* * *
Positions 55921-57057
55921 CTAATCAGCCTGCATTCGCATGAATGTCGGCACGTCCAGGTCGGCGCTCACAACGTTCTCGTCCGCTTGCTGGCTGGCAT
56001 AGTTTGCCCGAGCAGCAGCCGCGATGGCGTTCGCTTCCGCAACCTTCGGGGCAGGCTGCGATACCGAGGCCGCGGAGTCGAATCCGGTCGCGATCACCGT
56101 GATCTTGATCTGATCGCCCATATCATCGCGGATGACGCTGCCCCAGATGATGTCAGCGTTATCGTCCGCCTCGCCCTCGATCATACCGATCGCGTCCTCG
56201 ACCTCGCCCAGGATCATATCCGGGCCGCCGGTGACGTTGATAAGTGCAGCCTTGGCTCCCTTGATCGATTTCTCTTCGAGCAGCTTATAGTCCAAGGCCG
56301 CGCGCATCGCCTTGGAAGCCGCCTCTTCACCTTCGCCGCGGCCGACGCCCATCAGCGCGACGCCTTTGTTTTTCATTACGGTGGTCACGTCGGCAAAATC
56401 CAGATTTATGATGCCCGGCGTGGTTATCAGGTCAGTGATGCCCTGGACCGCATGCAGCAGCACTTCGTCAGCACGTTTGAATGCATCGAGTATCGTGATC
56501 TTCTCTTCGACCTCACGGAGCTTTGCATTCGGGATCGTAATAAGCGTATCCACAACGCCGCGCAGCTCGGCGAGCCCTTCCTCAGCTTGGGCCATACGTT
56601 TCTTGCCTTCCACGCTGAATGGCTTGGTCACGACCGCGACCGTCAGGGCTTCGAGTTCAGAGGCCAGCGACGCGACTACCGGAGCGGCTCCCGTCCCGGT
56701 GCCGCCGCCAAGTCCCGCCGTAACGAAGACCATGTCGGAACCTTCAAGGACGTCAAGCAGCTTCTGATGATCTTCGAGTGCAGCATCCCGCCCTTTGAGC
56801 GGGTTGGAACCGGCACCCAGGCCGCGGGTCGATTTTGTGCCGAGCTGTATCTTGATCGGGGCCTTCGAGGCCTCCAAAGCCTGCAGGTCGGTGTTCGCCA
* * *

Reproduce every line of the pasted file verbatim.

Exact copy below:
Positions 55921-57057
55921 CTAATCAGCCTGCATTCGCATGAATGTCGGCACGTCCAGGTCGGCGCTCACAACGTTCTCGTCCGCTTGCTGGCTGGCAT
56001 AGTTTGCCCGAGCAGCAGCCGCGATGGCGTTCGCTTCCGCAACCTTCGGGGCAGGCTGCGATACCGAGGCCGCGGAGTCGAATCCGGTCGCGATCACCGT
56101 GATCTTGATCTGATCGCCCATATCATCGCGGATGACGCTGCCCCAGATGATGTCAGCGTTATCGTCCGCCTCGCCCTCGATCATACCGATCGCGTCCTCG
56201 ACCTCGCCCAGGATCATATCCGGGCCGCCGGTGACGTTGATAAGTGCAGCCTTGGCTCCCTTGATCGATTTCTCTTCGAGCAGCTTATAGTCCAAGGCCG
56301 CGCGCATCGCCTTGGAAGCCGCCTCTTCACCTTCGCCGCGGCCGACGCCCATCAGCGCGACGCCTTTGTTTTTCATTACGGTGGTCACGTCGGCAAAATC
56401 CAGATTTATGATGCCCGGCGTGGTTATCAGGTCAGTGATGCCCTGGACCGCATGCAGCAGCACTTCGTCAGCACGTTTGAATGCATCGAGTATCGTGATC
56501 TTCTCTTCGACCTCACGGAGCTTTGCATTCGGGATCGTAATAAGCGTATCCACAACGCCGCGCAGCTCGGCGAGCCCTTCCTCAGCTTGGGCCATACGTT
56601 TCTTGCCTTCCACGCTGAATGGCTTGGTCACGACCGCGACCGTCAGGGCTTCGAGTTCAGAGGCCAGCGACGCGACTACCGGAGCGGCTCCCGTCCCGGT
56701 GCCGCCGCCAAGTCCCGCCGTAACGAAGACCATGTCGGAACCTTCAAGGACGTCAAGCAGCTTCTGATGATCTTCGAGTGCAGCATCCCGCCCTTTGAGC
56801 GGGTTGGAACCGGCACCCAGGCCGCGGGTCGATTTTGTGCCGAGCTGTATCTTGATCGGGGCCTTCGAGGCCTCCAAAGCCTGCAGGTCGGTGTTCGCCA